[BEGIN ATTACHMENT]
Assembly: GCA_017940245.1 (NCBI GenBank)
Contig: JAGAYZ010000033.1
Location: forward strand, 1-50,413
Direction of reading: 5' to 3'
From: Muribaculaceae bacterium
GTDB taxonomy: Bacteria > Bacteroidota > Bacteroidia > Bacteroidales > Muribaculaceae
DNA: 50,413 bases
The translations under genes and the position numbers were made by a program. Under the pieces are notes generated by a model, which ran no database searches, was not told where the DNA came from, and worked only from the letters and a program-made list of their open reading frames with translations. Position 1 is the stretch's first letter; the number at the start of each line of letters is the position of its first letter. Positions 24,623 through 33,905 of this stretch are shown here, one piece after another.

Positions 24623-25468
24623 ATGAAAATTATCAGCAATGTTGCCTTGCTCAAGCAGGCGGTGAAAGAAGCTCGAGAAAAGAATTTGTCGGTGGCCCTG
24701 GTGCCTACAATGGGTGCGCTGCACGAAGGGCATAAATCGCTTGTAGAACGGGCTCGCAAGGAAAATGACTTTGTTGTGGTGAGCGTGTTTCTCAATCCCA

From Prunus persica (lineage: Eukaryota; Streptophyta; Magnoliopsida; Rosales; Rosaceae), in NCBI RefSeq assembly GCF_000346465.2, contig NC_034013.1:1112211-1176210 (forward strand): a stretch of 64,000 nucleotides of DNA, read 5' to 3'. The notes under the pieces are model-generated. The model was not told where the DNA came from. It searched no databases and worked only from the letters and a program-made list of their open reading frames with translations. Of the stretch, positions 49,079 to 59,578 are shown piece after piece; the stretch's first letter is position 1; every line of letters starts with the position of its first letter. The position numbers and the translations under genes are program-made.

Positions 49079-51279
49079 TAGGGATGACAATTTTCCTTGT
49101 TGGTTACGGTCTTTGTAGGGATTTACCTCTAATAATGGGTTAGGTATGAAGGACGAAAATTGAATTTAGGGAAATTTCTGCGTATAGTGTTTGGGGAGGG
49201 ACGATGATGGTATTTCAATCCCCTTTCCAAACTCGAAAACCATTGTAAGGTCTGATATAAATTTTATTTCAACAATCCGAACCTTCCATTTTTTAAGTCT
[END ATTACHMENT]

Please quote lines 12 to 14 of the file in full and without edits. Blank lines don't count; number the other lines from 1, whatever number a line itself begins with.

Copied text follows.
From Prunus persica (lineage: Eukaryota; Streptophyta; Magnoliopsida; Rosales; Rosaceae), in NCBI RefSeq assembly GCF_000346465.2, contig NC_034013.1:1112211-1176210 (forward strand): a stretch of 64,000 nucleotides of DNA, read 5' to 3'. The notes under the pieces are model-generated. The model was not told where the DNA came from. It searched no databases and worked only from the letters and a program-made list of their open reading frames with translations. Of the stretch, positions 49,079 to 59,578 are shown piece after piece; the stretch's first letter is position 1; every line of letters starts with the position of its first letter. The position numbers and the translations under genes are program-made.

Positions 49079-51279
49079 TAGGGATGACAATTTTCCTTGT